Linux Club Organization

Doghouse – Linux Club

Article from Issue 271/2023

Fostering an after-school Linux Club by encouraging participation.

When I was growing up, we had a saying that people needed to have "skin in the game." The saying meant that in order to create the best you had to participate and not just be a spectator.

Recently I suggested that a Linux Club ( be started at a progressive high school near me. My contacts at the school thought this was a great idea.

Starting an after-school club for FOSS is often a lot easier than trying to intermix FOSS into an existing program in a school. You do not have to change the school's curriculum or interfere with the school's certification. The school board does not have to be involved, and parents can regulate whether their children attend or not. Rather than try to put the club during school hours (and possibly limiting the attendance of some students), usually an after-school club can be available to all.

However, I still hesitated. I did not want to commit to an on-going weekly or semi-weekly club when the only skin in the game would be mine.

Normally school clubs are started by students themselves and may be mentored by a faculty member or a parent of one of the students. It may be facilitated by the institution (whether it be a church or secular school) or some other outside institution (such as the Scouts program) where local leaders (Scout Leader and Assistant Scout Leaders) are typically drawn from the group of parents. However it was the Scouts themselves who were supposed to lead the patrols and troops, to organize the hikes and meetings – skin in the game.

My personal desire would be that the students themselves lead the program, with some of the students being organizers and others helping with technical topics to help everyone move along. The rising tide lifts all boats.

Much of the "hard" organization of a local Linux Users' Group (LUG), such as finding a meeting place and creating a calendar, is a lot easier for a school club. The administration of the school can supply a room for the meeting, and the room would be free of cost. The days and times of the meetings would be relatively easy to plan (since they would mirror the school year), and a calendar could be set up using the school's communication means (website calendar, newsletter, etc.)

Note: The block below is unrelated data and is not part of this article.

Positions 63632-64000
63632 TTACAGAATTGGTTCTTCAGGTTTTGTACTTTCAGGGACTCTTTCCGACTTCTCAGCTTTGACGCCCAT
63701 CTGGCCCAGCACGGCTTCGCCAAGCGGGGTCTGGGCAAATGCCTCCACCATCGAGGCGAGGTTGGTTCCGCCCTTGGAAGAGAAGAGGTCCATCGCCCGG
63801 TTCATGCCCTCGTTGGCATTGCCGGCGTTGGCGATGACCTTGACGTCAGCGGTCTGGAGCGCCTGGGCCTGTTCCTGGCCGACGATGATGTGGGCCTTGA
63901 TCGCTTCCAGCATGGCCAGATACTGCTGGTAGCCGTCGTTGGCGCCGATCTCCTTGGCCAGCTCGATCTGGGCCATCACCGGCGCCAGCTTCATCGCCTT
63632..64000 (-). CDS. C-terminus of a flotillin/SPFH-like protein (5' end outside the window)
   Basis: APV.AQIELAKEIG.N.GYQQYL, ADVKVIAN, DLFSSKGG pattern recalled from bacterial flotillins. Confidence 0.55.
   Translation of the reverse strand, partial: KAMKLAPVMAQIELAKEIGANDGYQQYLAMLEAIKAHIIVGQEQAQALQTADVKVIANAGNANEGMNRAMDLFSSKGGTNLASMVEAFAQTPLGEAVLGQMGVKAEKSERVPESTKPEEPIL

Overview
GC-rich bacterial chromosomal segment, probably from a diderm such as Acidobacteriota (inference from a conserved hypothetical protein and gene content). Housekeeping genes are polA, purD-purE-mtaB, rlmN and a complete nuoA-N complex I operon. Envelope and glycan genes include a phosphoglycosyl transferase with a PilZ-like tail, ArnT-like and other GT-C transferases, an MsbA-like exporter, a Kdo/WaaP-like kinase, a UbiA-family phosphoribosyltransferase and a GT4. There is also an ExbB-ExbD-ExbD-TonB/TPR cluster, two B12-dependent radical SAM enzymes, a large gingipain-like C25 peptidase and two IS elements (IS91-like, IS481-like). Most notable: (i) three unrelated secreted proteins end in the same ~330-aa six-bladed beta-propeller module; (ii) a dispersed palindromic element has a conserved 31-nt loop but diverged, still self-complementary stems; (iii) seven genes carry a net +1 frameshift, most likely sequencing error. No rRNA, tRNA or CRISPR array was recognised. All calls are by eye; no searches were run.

The hardest part would typically be finding the topics to discuss and finding people to discuss them. This is where mentors would help a lot, to suggest topics to the students and the order that they might be discussed. Then the student organizers could prioritize the topics and find speakers who would lead the discussion about the topics.

In running clubs, I might suggest two levels of presentation. One level for the "newbies" who have never used FOSS before and one level for the more experienced student, so they will not become bored with the club. In order to implement this, the club might meet on odd weeks to do beginner presentations and on even weeks to present the more advanced topics. Of course each topic level would be open to both levels of students, but with expectations set that beginners may not understand shell programming (in the beginning) and advanced students might be a little bored with a discussion about how to do an installation.

If the school steps forward and finds these student/teacher leaders, then I am happy to act as an advisor/mentor to the club. Does this mean I show up at every meeting? No. However I may be able to suggest speakers who live in the area that would be willing to talk to some students or suggest online videos they can watch or books they can read. I can help them with a curriculum for the club that will lead them past knowing nothing about FOSS to learning a lot about FOSS and computer engineering in general.

I headed up the Greater New Hampshire Linux User Group (GNHLUG) for over 10 years (1995-2005) until world travel (100+ countries, visiting most of them more than twice) made it too hard to attend the meetings and make sure the meetings went okay.

I set up a mailing list, and once a year asked the potential attendees what they would like to learn. I put the topics into two lists (newbie and advanced) and asked the same group of people to do a ranked vote on what they would like to learn. I took the top 50 from each list and sent it out again to see who would be willing to speak on each topic. Then I had a list of 50 newbie topics and 50 advanced topics, two for each meeting and speakers who could present. From this I created a calendar.

It worked for 10 years; it can work again.

The Author

Jon "maddog" Hall is an author, educator, computer scientist, and free software pioneer who has been a passionate advocate for Linux since 1994 when he first met Linus Torvalds and facilitated the port of Linux to a 64-bit system. He serves as president of Linux International®.

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